Chanson  

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Train wreck at Montparnasse (October 22, 1895) by Studio Lévy and Sons.
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Train wreck at Montparnasse (October 22, 1895) by Studio Lévy and Sons.
French popular music

A chanson (French for "song", from Latin cantio) is in general any lyric-driven French songs, usually polyphonic and secular. A singer specializing in chansons is known as a "chansonnier"; a collection of chansons, especially from the late Middle Ages and Renaissance, is also known as a chansonnier.

Chanson française

French songs known as chanson française refers to French popular music sung in the 1950s, 1960s and 1970s by singers and songwriters such as Edith Piaf, Jacques Brel, Françoise Hardy, Yves Montand or Georges Brassens constituting a unique cultural phenomenon.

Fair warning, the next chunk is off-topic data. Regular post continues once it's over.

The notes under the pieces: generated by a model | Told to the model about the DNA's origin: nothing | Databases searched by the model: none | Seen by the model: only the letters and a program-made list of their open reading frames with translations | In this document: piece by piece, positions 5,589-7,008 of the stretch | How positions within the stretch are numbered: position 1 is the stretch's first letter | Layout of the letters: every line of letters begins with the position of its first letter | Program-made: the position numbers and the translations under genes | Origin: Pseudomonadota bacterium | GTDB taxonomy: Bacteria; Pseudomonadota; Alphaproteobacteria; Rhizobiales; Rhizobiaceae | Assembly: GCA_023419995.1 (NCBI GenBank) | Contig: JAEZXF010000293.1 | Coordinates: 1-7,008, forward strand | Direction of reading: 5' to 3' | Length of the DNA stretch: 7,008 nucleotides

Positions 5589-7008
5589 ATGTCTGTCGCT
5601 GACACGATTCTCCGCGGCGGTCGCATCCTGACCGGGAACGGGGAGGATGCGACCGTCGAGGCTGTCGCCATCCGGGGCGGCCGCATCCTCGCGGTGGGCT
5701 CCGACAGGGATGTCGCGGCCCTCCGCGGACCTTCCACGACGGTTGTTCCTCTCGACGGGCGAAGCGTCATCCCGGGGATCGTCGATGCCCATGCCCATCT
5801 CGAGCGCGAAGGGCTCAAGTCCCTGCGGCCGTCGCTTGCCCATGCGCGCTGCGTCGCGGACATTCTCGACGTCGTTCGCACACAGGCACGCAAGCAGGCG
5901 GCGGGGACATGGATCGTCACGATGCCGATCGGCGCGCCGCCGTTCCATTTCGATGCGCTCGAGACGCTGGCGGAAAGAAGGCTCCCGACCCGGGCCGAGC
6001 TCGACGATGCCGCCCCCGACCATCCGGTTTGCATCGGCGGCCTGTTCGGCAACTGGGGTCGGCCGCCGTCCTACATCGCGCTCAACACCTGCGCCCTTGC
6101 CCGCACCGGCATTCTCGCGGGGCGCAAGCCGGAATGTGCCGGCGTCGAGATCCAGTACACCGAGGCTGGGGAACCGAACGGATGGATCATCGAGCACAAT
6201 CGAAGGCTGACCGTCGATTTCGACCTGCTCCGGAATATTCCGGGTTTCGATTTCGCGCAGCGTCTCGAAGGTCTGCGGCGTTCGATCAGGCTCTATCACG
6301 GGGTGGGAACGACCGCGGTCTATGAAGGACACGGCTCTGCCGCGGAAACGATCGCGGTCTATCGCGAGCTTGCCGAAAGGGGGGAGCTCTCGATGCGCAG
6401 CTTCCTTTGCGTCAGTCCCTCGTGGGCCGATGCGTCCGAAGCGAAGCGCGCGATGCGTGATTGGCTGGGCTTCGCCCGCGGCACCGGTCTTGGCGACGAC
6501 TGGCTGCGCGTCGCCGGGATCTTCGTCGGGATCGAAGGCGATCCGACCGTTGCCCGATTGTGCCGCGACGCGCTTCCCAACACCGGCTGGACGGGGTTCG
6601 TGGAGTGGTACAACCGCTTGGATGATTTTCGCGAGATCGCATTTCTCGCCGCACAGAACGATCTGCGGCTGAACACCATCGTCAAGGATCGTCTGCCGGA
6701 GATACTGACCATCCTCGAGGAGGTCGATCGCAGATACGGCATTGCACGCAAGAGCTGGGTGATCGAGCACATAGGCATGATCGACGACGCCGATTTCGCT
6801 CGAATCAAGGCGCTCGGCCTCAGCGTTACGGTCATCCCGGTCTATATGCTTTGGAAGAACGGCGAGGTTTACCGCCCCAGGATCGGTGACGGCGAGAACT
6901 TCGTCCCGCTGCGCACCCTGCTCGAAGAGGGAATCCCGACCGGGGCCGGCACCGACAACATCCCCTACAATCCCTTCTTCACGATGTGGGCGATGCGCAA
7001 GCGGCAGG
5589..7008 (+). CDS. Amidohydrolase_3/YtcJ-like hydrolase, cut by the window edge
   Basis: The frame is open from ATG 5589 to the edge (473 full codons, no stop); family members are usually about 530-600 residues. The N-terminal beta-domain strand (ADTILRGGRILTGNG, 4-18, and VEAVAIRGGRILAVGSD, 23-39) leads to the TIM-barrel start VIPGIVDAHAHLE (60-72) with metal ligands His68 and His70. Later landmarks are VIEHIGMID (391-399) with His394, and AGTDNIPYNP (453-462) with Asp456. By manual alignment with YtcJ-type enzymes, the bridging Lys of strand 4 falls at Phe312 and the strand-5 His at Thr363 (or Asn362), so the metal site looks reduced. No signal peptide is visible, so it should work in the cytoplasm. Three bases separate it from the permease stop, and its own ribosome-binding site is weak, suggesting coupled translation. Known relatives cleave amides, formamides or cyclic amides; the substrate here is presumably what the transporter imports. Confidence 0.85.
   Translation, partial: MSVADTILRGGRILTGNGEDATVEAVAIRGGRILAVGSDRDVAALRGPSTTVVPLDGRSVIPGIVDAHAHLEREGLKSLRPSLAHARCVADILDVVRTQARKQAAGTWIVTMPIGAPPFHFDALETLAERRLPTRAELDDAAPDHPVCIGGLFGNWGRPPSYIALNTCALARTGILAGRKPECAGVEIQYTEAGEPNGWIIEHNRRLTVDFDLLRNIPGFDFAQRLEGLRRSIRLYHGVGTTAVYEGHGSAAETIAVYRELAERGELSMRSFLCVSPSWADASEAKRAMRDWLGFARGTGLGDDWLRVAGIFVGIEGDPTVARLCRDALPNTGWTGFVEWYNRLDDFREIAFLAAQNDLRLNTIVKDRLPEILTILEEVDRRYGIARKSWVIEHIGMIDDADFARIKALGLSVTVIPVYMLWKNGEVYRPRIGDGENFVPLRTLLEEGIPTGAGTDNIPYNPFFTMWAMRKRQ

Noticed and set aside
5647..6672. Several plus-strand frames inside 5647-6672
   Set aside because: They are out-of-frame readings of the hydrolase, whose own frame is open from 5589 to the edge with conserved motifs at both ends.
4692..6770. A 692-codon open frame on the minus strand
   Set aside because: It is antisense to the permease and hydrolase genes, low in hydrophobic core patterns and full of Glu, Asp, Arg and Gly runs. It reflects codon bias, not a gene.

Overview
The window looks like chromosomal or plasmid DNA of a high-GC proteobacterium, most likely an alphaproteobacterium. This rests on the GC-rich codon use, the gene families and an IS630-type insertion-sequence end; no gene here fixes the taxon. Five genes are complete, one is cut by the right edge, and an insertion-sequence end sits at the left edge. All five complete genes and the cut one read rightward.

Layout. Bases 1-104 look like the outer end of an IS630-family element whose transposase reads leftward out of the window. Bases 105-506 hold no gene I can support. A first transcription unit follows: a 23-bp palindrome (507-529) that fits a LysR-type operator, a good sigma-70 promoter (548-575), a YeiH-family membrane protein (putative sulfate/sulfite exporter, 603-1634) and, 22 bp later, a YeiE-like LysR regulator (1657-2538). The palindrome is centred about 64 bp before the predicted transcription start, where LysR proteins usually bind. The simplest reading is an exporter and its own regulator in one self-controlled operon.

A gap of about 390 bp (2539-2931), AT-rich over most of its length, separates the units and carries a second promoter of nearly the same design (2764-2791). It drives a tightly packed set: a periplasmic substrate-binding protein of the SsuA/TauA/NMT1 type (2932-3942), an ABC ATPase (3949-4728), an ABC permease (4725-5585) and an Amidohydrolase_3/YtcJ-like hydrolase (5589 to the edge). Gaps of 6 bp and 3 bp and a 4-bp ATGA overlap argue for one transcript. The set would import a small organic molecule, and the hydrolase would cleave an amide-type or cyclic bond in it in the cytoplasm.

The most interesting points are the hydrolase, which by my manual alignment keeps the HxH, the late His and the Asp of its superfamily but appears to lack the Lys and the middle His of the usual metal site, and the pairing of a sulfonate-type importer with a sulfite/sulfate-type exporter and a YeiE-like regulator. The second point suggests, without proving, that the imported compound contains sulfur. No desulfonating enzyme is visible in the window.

Sometimes unjustly associated with the past, such as is the music from american golden age musicals, spanish Zarzuelas and italian operettas, french songs are nevertheless today still part of a dynamic french social movement which has for centuries – since the french revolution – moved audiences with elegant and often poetic lyrics combined with realism around social themes, spirituality and love. The most widely recognized songs such as “Non, je ne regrette rien", "Ne me quitte pas" or "Les feuilles mortes" have dignified successors in diverse genres such as rap, electronic music or pop. There are even competitions of chanson française, such as Vive la reprise. Among the modern followers of chanson française, we find Pierre Bachelet or Paloma Berganza; as well as some fusion versions like Estrella Morente's version of Ne me quitte pas.





Unless indicated otherwise, the text in this article is either based on Wikipedia article "Chanson" or another language Wikipedia page thereof used under the terms of the GNU Free Documentation License; or on original research by Jahsonic and friends. See Art and Popular Culture's copyright notice.

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